DVP (to Pat and James): So, what’s it like having a girl in the band? Are you more or less protective now?
James Culpepper: We have a bigger crew, so it’s made it a little more relaxing, which is weird. It seems like it would be more hectic, but everyone works together really well. We don’t have to worry about it as much. Back when we were in the van it was a lot different.
“There would be times where we’d hear, ‘They’re not letting Lacey in. They don’t believe she’s a member of the band,’ and stuff like that,” recalls Seals. “Or, if there was a really creepy guy that was like, ‘Hey, I really like your singing,’ you know, we’d always go interfere.
DVP: When did you know you had something special going on as a group?
James: I think the first practice. “I just knew we should keep working at it.
Pat: “I think it was one of your first shows. I was playing with my old band and I remember watching ‘em from the crowd. Then we had to go on and I remember the next day at school all the people in high school were going, ‘Hey, did you guys hear that other band?’ And I was like, ‘We played, too!’ he laughs. “They made everyone in the room stop, which was pretty rare.”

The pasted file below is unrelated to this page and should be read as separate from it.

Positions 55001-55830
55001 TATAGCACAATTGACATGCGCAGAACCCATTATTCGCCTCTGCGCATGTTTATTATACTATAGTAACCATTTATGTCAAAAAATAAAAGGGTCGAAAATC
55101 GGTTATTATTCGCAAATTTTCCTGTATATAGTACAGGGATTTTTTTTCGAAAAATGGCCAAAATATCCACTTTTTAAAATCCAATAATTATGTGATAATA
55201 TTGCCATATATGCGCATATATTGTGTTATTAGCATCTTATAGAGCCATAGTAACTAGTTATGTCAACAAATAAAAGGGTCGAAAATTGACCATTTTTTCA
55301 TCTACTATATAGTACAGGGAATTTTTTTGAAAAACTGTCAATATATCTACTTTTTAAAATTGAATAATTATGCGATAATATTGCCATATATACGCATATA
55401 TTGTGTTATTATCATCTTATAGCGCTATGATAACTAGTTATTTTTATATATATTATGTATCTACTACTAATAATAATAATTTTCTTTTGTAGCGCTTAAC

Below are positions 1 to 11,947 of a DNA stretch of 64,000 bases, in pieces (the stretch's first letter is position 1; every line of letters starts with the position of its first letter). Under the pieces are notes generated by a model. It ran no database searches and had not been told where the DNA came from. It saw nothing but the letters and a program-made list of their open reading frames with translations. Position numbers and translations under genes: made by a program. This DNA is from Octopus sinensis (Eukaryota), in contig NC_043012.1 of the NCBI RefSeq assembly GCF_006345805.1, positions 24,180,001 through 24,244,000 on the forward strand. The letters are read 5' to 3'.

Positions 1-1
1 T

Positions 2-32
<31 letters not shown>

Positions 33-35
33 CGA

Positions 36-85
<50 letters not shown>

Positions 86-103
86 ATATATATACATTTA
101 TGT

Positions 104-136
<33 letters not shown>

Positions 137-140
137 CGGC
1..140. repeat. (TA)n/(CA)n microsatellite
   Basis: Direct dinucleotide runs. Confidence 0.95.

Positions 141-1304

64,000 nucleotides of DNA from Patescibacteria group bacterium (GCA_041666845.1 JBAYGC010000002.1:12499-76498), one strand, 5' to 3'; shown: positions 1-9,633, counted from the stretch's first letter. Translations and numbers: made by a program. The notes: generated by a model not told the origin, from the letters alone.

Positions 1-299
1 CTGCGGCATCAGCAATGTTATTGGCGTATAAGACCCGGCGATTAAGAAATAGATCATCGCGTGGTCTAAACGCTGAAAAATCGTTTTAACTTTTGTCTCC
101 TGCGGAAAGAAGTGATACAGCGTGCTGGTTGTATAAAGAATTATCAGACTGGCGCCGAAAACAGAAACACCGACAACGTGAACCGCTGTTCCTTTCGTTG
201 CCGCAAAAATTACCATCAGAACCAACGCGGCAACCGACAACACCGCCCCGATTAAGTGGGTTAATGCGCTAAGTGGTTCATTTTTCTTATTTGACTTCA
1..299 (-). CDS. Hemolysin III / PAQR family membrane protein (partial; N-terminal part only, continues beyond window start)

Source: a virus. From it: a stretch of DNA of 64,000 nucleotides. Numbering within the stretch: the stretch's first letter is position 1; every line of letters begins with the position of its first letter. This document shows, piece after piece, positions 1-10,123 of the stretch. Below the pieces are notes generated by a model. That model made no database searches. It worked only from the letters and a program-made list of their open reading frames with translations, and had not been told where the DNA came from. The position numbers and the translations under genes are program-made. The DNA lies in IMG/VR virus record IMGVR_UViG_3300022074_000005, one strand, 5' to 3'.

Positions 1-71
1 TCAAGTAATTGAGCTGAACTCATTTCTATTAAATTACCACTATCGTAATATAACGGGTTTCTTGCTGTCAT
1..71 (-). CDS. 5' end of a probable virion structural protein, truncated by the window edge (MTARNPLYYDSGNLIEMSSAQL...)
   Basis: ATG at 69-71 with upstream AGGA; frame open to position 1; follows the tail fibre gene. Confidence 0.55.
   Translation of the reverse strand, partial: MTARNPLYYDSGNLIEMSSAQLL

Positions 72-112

DVP: How do you keep your voice going?
Lacey: In the beginning I didn’t do anything. I’d just pray about it.
DVP: I’ve heard the new album and the first thing that jumps out is that there’s less screaming…
Pat: It just kind of came out the way they came out, without much thought about whether we were going to have screaming songs or not.
Lacey: “We didn’t play ‘em live, either. A lot of things come out when you play a song live. We feel it. ‘Oh, this is where a scream belongs.’ There’s still songs that don’t have a scream on the first record that we play live and have screams in them. It’s what happens in a show, you interact with the audience and this is where the tunes go. The interesting thing about this record was, instead of touring first and then recording, like we did with the first one, we recorded first and we haven’t toured on them. We have to go back and figure out how they’re going to come out live.”